- Agnes de Mille
Apsara dance is the commonly used term to describe the traditional Cambodian dance form that was previously practised in the royal palaces. "Khmer Classical Dance" or "Cambodian Court Dance" would probably be more accurate descriptions - Apsara is just one character portrayed by these highly skilled dancers.
Khmer dance is a highly stylised artform, in which (extremely flexible) dancers use a complex alphabet of hand and body positions to convey a story, similar to mime or ballet. Elaborate costumes are used, and most classical stories have no spoken or sung parts. There are approximately 100 dances and dramas that are classically used, and the artform was nearly extinguished during the Khmer Rouge years, but a resurgence (aided by the tourist industry) has seen new dances, and fusion performances of classical Khmer and foreign dances by some troupes.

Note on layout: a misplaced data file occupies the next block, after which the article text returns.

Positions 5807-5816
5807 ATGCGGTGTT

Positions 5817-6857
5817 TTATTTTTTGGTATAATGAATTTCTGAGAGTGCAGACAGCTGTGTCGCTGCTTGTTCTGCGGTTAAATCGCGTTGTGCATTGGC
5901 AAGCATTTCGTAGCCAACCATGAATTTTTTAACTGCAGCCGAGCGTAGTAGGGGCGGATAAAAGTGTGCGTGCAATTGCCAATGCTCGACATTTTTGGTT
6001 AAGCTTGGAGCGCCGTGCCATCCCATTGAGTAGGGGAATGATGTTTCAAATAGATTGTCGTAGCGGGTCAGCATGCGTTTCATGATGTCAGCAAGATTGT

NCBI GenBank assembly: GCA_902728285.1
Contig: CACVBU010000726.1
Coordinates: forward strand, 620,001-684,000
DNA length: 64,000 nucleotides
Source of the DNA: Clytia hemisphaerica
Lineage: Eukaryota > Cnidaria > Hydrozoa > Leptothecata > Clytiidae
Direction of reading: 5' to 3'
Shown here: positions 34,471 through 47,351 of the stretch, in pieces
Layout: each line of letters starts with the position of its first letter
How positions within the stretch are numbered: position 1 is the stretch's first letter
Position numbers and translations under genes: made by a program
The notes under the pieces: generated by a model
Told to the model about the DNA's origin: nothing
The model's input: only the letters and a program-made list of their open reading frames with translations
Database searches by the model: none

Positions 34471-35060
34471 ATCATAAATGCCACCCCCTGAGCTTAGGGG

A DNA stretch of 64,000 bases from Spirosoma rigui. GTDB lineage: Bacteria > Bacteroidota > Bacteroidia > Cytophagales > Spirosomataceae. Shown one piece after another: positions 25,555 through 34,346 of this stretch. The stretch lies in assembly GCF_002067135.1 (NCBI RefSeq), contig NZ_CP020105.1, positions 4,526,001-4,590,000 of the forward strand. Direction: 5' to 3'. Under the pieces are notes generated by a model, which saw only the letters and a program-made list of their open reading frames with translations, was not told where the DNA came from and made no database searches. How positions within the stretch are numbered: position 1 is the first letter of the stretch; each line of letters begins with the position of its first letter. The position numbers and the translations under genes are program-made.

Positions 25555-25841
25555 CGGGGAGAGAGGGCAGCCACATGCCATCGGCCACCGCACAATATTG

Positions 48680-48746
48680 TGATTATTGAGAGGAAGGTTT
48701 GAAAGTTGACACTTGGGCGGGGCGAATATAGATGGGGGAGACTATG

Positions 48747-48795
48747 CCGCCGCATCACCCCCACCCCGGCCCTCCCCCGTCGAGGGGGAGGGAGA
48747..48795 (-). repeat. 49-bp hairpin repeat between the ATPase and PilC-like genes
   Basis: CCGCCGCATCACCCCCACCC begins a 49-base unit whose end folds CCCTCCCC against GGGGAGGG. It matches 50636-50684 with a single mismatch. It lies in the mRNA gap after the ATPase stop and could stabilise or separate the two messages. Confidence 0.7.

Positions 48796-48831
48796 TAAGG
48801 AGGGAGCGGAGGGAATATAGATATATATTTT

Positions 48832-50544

Shows vary, but there are several popular hotels and restaurants with very good shows. For fine dining, the regular stage at La Residence d'Angkor is small, but private shows can be arranged, while Raffles has a highly rated show on its Apsara Terrace - prices as for the a la carte menu.
Shows are in the evening, and are typically one-two hours long. Schedules vary, with some veunes offering nightly shows, and some varying shows with season. Contact us, or speak to your guide - many restaurants do offer commissions, so your tuk-tuk driver's recommendation may not be entirely without prejudice!
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